the calm. What an odd rule, she noted.

Then she began to say “Thank you,” silently to
her father in heaven. “We are not dead. No one is
injured. We are breathing air, not gas. It is not
too cold. It is not too hot.”

After a while, she opened her eyes because she
noticed the hissy fits had died down and she saw
that the passengers were watching her. She
smiled. They didn’t know, but she knew that her
breathing, her calm, had affected them. This she
learned in a psychological first aid class. People
unconsciously match their breathing to that of
others.

Then the car lost its lights. Good, she said to
herself and wiggled out of her panties. She
unzipped her purse, took Boy out and set him on
her shoulder, put the panties in her purse, and
removed the empty Clorox container and butt
wipes. She opened the lid of the container,
scooted to the edge of the seat, slipped the
container under her skirt, and put her crotch fully
into the opening of the container and peed. This
was why she always wore a skirt or dress.

She popped the lid in place when done, set it
between her ankles, she slid back in her seat,
fixed her skirt, then picked up the Clorox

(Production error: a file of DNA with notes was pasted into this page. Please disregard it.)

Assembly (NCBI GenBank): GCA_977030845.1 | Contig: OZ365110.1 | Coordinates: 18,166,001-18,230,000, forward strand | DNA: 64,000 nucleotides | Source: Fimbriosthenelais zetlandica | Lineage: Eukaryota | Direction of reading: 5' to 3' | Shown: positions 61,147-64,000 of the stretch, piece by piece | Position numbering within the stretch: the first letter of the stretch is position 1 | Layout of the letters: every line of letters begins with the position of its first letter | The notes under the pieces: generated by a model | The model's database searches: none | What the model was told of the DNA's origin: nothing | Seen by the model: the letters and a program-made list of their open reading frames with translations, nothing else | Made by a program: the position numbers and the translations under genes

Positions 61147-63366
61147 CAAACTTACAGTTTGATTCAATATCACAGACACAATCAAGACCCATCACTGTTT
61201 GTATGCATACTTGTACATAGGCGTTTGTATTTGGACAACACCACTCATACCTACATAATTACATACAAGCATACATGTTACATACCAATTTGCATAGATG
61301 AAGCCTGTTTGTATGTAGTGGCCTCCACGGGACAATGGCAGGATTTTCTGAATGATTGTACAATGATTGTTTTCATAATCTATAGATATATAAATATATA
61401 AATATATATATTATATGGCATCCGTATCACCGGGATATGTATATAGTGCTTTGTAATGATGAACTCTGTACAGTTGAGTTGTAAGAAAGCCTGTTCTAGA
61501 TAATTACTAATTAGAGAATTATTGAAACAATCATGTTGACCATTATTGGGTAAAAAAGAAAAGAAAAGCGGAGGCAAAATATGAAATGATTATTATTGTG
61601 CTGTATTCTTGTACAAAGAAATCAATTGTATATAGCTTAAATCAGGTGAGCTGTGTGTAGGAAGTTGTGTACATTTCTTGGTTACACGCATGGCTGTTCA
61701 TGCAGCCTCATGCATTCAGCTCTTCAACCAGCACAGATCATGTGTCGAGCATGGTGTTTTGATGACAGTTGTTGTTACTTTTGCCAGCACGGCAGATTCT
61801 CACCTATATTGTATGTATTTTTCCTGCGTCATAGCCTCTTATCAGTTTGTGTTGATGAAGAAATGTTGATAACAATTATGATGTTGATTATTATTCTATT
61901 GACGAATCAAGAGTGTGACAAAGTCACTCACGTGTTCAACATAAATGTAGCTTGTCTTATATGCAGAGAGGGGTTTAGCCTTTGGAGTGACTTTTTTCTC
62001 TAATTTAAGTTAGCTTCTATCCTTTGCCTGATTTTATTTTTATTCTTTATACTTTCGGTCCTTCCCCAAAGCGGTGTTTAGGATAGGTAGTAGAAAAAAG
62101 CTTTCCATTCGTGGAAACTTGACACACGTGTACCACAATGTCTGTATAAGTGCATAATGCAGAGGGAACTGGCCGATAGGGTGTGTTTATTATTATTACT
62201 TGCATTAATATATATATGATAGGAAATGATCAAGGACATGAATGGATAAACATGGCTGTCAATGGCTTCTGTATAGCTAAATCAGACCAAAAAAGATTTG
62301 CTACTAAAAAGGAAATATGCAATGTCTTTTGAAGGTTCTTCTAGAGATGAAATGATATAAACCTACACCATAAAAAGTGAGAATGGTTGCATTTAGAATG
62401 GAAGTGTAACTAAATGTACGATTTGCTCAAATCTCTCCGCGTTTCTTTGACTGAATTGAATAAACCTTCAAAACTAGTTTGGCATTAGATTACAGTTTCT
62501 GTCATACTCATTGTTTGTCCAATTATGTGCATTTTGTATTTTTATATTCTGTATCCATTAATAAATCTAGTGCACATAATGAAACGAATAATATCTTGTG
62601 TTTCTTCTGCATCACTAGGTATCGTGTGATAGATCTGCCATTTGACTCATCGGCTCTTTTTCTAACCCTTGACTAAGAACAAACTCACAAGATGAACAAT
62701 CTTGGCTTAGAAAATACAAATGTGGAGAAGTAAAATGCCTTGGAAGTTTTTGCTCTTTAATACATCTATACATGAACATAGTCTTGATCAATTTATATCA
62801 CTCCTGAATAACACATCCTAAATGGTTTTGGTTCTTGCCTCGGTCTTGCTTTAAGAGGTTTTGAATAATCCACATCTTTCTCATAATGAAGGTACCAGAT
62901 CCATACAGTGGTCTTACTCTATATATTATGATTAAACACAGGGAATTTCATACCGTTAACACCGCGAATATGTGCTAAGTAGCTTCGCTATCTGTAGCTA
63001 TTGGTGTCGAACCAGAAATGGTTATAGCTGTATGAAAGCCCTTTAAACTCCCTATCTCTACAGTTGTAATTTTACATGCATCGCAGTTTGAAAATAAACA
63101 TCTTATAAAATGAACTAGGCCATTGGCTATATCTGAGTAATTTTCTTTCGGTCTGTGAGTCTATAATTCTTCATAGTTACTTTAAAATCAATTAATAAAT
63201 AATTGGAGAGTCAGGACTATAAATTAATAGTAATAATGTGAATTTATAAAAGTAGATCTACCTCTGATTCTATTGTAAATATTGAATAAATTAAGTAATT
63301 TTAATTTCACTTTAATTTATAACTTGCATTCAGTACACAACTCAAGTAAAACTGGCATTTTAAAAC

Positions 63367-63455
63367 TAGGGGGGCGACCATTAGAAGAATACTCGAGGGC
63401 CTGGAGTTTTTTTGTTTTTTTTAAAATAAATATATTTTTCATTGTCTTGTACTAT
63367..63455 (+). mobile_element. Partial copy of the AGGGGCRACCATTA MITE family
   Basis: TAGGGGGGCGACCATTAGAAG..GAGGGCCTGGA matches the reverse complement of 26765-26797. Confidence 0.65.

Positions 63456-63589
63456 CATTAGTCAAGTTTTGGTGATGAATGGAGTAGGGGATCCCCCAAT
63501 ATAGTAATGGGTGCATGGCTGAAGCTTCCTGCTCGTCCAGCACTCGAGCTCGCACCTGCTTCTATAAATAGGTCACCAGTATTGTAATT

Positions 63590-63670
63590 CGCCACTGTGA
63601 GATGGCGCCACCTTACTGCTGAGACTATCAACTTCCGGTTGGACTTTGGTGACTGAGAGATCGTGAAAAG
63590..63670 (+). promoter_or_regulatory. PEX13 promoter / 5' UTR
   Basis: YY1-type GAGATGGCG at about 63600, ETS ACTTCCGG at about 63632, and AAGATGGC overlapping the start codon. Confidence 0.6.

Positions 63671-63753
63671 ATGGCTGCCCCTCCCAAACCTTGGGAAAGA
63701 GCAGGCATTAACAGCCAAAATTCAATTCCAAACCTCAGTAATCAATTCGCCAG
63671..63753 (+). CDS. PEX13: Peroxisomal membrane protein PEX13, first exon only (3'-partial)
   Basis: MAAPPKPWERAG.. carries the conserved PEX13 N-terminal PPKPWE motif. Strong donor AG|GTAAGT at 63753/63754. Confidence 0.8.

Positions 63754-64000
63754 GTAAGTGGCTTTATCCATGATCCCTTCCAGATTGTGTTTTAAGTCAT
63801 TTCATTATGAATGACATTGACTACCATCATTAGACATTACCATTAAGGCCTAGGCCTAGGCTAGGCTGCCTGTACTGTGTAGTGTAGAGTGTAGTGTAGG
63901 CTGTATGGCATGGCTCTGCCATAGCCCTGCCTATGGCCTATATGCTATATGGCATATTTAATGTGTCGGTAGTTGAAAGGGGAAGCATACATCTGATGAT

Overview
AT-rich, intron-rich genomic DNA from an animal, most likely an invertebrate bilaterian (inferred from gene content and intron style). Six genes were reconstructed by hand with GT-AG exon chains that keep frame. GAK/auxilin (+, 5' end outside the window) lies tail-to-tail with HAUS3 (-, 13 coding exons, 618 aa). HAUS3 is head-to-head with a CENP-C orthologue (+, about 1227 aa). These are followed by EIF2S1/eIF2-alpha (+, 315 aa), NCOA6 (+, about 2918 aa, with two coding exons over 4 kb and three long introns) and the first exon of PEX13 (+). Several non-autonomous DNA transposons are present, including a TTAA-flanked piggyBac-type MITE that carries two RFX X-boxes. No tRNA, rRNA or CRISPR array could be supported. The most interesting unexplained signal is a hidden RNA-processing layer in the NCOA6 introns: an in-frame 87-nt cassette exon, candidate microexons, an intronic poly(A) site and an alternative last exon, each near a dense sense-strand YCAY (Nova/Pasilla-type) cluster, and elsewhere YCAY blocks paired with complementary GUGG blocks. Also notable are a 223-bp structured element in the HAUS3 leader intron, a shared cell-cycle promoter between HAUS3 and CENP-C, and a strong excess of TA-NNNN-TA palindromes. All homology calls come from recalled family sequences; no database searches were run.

container and set it in her purse. This small act of
relieving herself when no one else could do the
same gave her a feeling of being in control of the
situation and she would have liked to share the
technique with the other ladies on the train—they
could pour the urine out between the cars—but
the other ladies wore pants. A woman should
never wear pants, she silently admonished the
ladies.

She sat Boy on her lap and stroked his velvet
feathers. She scratched his neck. If he lived with
another pionus parrot, they could preen each
other’s neck feathers but she served as Boy’s
parrot friend, and did the preening for him. This
he loved and it endeared her to him.

She put seeds in her hand and put her palm to his
beak. He wasn’t interested in eating. She knew it
was because it was dark. Birds aren’t like people.
They don’t head to the refrigerator during the
middle of the night. She decided to freshen her
lipstick because she liked to give Charles a big
red smooch. It made his great grandkids giggle
and the smooch was foretelling. It would tell her
whether she would later need her Astroglide and
whether she would ride home in fresh panties.
That is, presuming they got out of the tunnel.


Sharie Kelley is a social worker by trade and a suicide crisis
worker by occupation. She founded and published a print tourist
magazine for three and a half years. In 2012 she won second
place in the Blue Thumbnail short story contest.
SEPTEMBER 2020
SHORT STORY
CONTEST 2020
Honorable
Mention
$25 Award